“We need all of you to tell this story,” Pence said.
One leading proponent of Trump’s tax plan, JPMorgan Chase & Co. CEO Jamie Dimon, has lamented that corporate taxes weren’t cut under former President Barack Obama and says companies would both return money to shareholders and invest in their businesses.
“Had we had the right system seven years ago, trillions of dollars would have been retained. Some would have been paid out in dividends and stock buybacks, but so be it, that’s your money,” Dimon said last week at the Economic Club of Chicago. “But companies would’ve made huge investments, and we know one thing for sure: investment drives productivity, drives jobs and wages.”
The White House released a paper last month predicting that cutting the corporate tax rate to 20 percent would increase average household income by $4,000 to $9,000. Other economists have questioned that claim.
But CEOs more often tout the benefits of the legislation for shareholders. Corporations are most likely to pay down debt and repurchase shares with the proceeds from a “tax holiday,” according to Shin’s Bank of America Merrill Lynch Global Research survey of companies, conducted in July. Only 35 percent of companies said they would use the money for capital expenditures.
An administration official said that dividends and stock buybacks resulting from a lower tax rate would also benefit the economy, as well as strengthen pensions for middle-class workers. The official, who requested anonymity to discuss internal deliberations, said more corporate leaders may offer public support for the bill after the legislation is finalized.
Share buybacks are a way for companies to reward investors using spare cash. They tend to have the effect of raising share prices and appearing to increase a firm’s earnings per share by reducing the number of shares in circulation.
To be sure, some company leaders have explicitly said that corporate tax cuts would cause them to invest in jobs and wages. AT&T pledged to increase U.S. investment by $1 billion in 2018 if the tax bill passed.
“This bill will stimulate investment, job creation and economic growth in the United States,” the company’s chairman and CEO, Randall Stephenson, said in a Nov. 8 statement.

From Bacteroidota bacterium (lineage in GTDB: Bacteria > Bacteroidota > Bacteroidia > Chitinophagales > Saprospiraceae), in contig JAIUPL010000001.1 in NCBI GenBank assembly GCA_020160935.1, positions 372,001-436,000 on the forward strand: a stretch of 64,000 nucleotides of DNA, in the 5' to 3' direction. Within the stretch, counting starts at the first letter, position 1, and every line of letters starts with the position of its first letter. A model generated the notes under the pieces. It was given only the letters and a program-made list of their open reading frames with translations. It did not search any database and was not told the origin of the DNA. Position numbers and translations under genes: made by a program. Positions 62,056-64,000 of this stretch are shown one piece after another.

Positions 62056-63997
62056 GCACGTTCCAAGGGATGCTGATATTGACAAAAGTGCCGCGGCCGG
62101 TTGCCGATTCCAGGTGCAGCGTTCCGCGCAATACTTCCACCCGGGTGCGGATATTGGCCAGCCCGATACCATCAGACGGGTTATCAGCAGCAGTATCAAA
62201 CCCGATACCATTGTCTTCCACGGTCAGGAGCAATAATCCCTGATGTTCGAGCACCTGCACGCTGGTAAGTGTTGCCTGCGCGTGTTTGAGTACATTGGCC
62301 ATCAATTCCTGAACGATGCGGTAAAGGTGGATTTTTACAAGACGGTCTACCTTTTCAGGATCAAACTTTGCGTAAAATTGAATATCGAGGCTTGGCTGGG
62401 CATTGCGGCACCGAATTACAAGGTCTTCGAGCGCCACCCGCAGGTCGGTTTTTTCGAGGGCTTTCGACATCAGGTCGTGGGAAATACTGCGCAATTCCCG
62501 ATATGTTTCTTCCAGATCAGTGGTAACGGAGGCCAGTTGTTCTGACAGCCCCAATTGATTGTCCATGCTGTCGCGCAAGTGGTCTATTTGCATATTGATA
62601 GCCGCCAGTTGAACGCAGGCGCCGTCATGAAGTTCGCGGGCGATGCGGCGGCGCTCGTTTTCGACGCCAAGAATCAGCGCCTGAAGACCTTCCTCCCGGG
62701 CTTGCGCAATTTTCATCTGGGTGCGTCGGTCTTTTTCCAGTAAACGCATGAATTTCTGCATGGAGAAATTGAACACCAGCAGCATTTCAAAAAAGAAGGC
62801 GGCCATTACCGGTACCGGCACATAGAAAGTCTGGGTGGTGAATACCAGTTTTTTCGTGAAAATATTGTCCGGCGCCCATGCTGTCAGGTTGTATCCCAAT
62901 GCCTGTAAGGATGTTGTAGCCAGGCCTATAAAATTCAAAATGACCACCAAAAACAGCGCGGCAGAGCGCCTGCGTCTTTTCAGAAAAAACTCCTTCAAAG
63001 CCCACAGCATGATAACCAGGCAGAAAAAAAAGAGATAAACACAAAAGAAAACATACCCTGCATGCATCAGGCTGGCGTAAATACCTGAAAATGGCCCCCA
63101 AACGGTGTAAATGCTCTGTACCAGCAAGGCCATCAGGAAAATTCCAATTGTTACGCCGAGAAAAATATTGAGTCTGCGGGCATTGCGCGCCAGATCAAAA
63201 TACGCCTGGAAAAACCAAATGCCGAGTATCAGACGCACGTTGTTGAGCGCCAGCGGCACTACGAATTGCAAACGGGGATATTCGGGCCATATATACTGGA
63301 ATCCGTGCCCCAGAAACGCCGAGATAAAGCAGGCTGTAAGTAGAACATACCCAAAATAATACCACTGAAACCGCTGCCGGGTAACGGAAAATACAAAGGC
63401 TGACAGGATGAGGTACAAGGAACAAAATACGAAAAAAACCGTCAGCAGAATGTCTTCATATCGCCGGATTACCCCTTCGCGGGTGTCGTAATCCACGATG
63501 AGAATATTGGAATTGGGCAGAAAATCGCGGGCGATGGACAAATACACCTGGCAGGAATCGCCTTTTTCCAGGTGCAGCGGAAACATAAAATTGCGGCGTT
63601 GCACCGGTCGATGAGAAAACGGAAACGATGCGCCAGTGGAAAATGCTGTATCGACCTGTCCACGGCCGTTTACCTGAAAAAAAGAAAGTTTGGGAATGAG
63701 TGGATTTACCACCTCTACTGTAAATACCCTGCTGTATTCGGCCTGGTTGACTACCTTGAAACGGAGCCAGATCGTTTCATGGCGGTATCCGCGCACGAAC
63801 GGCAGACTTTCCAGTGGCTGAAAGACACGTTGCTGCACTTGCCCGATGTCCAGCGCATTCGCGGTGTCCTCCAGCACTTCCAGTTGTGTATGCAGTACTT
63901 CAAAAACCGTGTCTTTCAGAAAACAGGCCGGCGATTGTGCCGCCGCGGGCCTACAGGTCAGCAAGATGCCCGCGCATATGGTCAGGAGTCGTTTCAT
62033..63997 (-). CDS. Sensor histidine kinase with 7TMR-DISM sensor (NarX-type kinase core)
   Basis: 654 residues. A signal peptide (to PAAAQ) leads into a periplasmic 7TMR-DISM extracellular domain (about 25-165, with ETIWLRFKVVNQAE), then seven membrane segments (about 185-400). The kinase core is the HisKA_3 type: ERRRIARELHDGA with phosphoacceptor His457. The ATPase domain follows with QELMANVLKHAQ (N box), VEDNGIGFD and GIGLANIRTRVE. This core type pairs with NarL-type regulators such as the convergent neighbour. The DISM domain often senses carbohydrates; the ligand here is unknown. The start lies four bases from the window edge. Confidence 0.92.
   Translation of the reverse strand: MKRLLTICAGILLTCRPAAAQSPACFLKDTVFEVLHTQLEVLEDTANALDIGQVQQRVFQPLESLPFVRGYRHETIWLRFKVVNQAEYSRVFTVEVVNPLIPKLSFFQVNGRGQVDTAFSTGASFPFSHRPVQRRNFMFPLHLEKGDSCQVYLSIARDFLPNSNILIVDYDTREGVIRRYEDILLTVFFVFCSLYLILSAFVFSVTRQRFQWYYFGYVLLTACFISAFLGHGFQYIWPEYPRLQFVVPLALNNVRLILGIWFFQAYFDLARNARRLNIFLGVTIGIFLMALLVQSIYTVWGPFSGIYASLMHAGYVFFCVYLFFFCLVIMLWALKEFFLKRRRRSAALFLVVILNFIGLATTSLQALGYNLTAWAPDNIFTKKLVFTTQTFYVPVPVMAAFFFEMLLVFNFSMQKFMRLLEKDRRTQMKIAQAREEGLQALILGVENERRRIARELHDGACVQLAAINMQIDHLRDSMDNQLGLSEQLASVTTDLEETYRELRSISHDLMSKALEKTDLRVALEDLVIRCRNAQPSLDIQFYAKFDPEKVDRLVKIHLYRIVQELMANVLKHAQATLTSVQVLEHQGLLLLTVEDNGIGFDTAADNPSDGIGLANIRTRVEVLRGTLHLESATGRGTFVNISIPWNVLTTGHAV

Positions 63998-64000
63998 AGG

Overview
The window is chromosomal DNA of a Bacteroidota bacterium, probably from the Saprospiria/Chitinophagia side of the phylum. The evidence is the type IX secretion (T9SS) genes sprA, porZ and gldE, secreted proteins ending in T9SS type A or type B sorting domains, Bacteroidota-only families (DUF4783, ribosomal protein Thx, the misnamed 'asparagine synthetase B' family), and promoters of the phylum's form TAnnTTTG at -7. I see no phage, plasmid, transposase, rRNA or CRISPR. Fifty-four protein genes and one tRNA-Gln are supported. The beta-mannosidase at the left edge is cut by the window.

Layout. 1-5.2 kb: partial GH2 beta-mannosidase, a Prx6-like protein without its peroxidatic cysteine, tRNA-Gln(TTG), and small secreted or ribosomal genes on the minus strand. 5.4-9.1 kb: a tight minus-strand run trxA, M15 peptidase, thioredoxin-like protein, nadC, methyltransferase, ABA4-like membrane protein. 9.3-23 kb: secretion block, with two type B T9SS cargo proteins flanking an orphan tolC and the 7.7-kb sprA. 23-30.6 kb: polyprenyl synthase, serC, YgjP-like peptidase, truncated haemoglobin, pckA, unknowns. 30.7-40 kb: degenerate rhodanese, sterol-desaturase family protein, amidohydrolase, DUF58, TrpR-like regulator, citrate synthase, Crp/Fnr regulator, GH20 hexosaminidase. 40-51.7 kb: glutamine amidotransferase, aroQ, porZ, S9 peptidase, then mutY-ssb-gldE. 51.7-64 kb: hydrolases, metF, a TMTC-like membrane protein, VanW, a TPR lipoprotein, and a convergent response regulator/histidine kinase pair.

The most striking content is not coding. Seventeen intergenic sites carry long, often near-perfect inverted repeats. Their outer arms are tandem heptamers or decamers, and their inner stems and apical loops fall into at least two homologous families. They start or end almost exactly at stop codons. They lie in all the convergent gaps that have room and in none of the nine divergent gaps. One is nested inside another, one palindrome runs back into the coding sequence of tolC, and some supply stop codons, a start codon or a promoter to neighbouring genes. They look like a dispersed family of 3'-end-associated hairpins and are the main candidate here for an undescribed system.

Trump welcomed Broadcom Ltd. CEO Hock Tan to the Oval Office on Nov. 2 to announce that the semiconductor company would move its headquarters to the U.S. from Singapore. Both men credited the pending tax overhaul for the decision—even though the company already had widespread operations on U.S. soil, and analysts interpreted the move as a politically motivated bid to ensure approval for acquisitions.
But there is also outright opposition by some corporate leaders, who cite concerns including increased economic inequality and the bill’s impact on the national debt.
Starbucks Corp. Chairman Howard Schultz, Berkshire Hathaway Inc. Chairman and CEO Warren Buffett and BlackRock Financial Management Inc. Chairman and CEO Larry Fink have all publicly criticized the legislation. Goldman Sachs Group Inc. Chairman and CEO Lloyd Blankfein said this month that with the economy at nearly full employment and growing at 3 percent, now isn’t the best time for tax cuts.
And John Bogle, founder of Vanguard Group, said Tuesday that the Republican tax plan is a “moral abomination” in part because companies will hand over the proceeds to shareholders.
“One of the flaws is that corporations are putting their shareholders ahead of the people that built the corporation,” he said at an event in New York sponsored by the Council on Foreign Relations.
—With assistance from Hugh Son, Ian King and Cynthia Koons